—Patton Dodd, writing in the blog
Wednesday, May 26, 2010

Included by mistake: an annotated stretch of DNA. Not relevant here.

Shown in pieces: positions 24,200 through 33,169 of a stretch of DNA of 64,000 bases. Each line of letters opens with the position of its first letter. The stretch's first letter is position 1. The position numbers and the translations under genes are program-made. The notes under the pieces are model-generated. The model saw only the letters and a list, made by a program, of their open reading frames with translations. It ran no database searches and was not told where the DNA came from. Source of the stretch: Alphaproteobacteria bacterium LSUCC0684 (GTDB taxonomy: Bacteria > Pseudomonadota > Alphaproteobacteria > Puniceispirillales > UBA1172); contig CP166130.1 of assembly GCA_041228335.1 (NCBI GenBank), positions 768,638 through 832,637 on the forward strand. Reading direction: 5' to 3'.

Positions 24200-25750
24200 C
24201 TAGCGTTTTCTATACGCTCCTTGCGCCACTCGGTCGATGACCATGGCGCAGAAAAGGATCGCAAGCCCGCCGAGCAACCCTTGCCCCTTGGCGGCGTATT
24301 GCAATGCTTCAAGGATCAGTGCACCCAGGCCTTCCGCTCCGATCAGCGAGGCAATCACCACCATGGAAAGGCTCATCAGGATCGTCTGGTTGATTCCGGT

“Hallelujah” is not, as [contestant Lee]DeWyze conceived it on American Idol, a shout of praise. It is too confused to shout, too self-concerned to praise. Cohen’s song is disturbing stuff. The Buckley version always leaves me reflective and bothered, if aesthetically uplifted. “Hallelujah” manages to be a psalm, a lament, and a paean to romantic ecstasy all at once. And like Psalms, Lamentations, and Song of Songs, it manages to do so while drawing on the rich and messy personal histories of the Bible’s most notables. That’s the hard-fought lyrical production that has sustained the song, and that will—of course—make it outlast Idol.